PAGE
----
Spoken by the Prime Minister of Australia, the Hon. John Howard, MP
I am very pleased to officially launch the Australian Government's direct air connection between Hobart and Antarctica.
The Australian Antarctic Airlink will be funded by $46.3 million over four years as part of the Australian Government’s $3.2 billion commitment to the environment and heritage.
Australia is responsible for 42 per cent of Antarctica, an area measuring almost 6 million square kilometres. The direct air link is crucial to the proper discharge of Australia’s responsibilities in the Antarctic.
The proposed long-range jet aircraft between Australia and Antarctica will make a significant contribution to science and to our understanding of the global climate system.
Hobart is the logical take-off point for Antarctica with its already thriving Antarctic community, and as the home of Antarctic shipping other support services, and the Australian Government’s Antarctic division.
There will be major and continuing benefits for Tasmania as Australia’s recognised home of Antarctic research.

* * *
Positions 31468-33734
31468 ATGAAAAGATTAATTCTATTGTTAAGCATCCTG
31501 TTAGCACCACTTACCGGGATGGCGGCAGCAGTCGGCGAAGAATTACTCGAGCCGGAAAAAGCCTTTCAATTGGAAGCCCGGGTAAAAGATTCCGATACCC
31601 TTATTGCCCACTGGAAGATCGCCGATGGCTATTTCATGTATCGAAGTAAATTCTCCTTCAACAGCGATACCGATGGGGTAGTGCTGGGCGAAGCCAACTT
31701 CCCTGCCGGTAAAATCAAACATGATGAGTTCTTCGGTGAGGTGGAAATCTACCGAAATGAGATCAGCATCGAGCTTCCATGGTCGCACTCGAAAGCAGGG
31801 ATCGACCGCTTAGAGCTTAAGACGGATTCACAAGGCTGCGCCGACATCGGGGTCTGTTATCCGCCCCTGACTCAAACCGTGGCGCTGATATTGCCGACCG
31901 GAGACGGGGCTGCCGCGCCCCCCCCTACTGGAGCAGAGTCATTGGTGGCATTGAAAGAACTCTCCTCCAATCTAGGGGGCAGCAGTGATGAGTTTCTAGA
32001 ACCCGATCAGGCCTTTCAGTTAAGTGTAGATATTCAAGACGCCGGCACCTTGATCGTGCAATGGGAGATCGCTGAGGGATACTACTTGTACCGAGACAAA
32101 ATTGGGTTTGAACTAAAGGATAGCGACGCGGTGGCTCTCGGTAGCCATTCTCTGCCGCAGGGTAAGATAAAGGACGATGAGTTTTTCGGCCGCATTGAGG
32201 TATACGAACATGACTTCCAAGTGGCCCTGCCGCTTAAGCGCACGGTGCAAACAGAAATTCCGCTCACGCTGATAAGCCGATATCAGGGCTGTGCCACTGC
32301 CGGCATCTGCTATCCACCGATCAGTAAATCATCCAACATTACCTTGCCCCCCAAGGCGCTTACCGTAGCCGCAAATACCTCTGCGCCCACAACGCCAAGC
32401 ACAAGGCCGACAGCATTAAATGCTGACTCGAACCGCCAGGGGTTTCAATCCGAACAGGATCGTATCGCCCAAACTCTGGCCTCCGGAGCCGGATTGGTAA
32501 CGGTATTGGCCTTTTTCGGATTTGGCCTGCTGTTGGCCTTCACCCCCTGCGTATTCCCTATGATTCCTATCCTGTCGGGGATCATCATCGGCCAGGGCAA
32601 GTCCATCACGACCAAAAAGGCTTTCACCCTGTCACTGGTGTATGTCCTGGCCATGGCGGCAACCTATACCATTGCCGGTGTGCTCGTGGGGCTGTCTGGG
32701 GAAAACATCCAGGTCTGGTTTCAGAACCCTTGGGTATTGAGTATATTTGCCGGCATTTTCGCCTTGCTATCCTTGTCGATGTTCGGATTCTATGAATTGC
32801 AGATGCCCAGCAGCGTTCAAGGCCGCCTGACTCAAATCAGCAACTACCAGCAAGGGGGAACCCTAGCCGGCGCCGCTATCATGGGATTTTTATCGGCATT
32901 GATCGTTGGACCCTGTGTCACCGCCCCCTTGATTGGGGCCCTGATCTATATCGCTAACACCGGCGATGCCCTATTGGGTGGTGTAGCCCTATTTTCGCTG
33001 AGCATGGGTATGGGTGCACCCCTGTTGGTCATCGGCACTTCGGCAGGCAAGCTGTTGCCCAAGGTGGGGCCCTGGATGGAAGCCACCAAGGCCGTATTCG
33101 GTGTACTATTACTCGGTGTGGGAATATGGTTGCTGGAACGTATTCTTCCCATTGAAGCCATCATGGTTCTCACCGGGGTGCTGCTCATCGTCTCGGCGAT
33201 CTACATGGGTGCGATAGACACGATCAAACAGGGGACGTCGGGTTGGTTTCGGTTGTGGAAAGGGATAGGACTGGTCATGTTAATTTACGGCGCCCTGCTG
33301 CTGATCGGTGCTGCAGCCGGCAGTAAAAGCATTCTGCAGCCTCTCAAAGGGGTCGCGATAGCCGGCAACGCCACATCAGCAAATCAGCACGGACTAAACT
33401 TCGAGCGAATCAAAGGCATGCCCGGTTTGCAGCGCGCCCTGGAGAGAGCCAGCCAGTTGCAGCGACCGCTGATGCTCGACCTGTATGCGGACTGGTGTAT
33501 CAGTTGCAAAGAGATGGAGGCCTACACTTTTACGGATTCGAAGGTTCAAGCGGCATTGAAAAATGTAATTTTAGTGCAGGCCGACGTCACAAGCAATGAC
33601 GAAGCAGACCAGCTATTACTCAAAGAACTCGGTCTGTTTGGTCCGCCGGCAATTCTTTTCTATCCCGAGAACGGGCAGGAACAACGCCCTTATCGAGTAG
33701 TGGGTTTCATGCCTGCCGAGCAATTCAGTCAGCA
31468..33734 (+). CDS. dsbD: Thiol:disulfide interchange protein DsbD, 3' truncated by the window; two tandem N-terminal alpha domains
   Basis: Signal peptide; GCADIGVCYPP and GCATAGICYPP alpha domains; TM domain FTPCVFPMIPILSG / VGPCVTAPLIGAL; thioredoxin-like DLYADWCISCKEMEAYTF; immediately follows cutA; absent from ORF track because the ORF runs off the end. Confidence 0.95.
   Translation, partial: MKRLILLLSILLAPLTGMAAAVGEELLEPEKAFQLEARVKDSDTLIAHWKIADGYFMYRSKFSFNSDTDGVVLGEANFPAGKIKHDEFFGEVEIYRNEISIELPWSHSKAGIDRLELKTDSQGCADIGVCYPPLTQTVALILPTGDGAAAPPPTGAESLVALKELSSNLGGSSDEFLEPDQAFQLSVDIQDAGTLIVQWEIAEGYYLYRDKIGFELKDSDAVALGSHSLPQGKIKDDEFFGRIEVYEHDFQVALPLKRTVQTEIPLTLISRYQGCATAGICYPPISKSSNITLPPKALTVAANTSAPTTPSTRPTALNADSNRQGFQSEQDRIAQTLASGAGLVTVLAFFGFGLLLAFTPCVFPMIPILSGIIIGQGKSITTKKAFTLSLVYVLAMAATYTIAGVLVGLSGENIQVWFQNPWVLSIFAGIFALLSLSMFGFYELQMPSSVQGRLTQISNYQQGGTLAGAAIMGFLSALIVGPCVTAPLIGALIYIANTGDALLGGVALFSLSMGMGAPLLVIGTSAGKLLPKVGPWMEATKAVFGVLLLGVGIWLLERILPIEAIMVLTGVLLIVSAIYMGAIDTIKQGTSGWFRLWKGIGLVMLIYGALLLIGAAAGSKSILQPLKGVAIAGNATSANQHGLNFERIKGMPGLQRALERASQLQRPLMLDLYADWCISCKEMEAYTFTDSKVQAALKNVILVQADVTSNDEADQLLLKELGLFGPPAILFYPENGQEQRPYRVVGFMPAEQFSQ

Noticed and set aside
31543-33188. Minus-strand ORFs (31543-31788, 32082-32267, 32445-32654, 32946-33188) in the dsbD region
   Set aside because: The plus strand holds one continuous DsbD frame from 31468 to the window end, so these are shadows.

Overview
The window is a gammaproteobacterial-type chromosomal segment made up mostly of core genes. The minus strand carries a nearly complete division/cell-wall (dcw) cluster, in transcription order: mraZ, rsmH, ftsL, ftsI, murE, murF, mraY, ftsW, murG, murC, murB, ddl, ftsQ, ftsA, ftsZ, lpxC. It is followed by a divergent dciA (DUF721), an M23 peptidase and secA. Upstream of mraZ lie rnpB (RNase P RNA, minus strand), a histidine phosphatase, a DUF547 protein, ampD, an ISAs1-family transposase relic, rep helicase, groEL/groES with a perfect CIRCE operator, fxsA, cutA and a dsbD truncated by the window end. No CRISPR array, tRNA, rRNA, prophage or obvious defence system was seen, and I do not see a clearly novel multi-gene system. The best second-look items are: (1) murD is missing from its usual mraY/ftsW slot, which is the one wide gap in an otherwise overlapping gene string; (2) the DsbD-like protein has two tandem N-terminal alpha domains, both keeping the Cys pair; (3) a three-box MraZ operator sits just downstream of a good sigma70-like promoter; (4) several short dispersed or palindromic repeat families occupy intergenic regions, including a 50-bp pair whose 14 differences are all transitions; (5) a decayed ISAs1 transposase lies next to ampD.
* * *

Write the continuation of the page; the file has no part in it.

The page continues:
The establishment of the Antarctic Airlink will bring growing numbers of researchers through Hobart, with a growing contribution to the Tasmanian economy.
The Antarctic Airlink will more efficiently transport scientists, enable a speedier delivery of information and provide the capability of enhanced surveillance of our Southern Ocean fisheries and emergency medical evacuation should the need arise.
As an international leader in Antarctic research, Australia’s scientists are involved in cutting edge work in understanding the global climate system, Southern Ocean ecosystems and biodiversity and the impacts of human activities in Antarctica.
The Australian adventurer Sir Hubert Wilkins was the first person to fly over the Antarctic continent in 1928 but it was Sir Douglas Mawson who first saw the potential for aerial exploration.
The Australian Government’s decision last year to heritage list Mawson’s Huts at Commonwealth Bay signalled to the world our proud pioneering history in Antarctica.
The launch of the Antarctic Airlink represents a new and exciting era in Australia’s Antarctic aviation history. The decision to fund this important project demonstrates the Australian Government’s commitment to its Antarctic programme, to maintaining our outstanding international reputation and to continuing our world-class research.
The Australian Government’s Antarctic division leads Australia’s Antarctic programme. It has already undertaken site trials for the airstrip near Casey Station. Final preparations will be completed in the coming summer season with trial flights proposed in the 2006–2007 summer before the full service in 2007–2008.
The intercontinental connection will complement the intra-continental air service that began last season.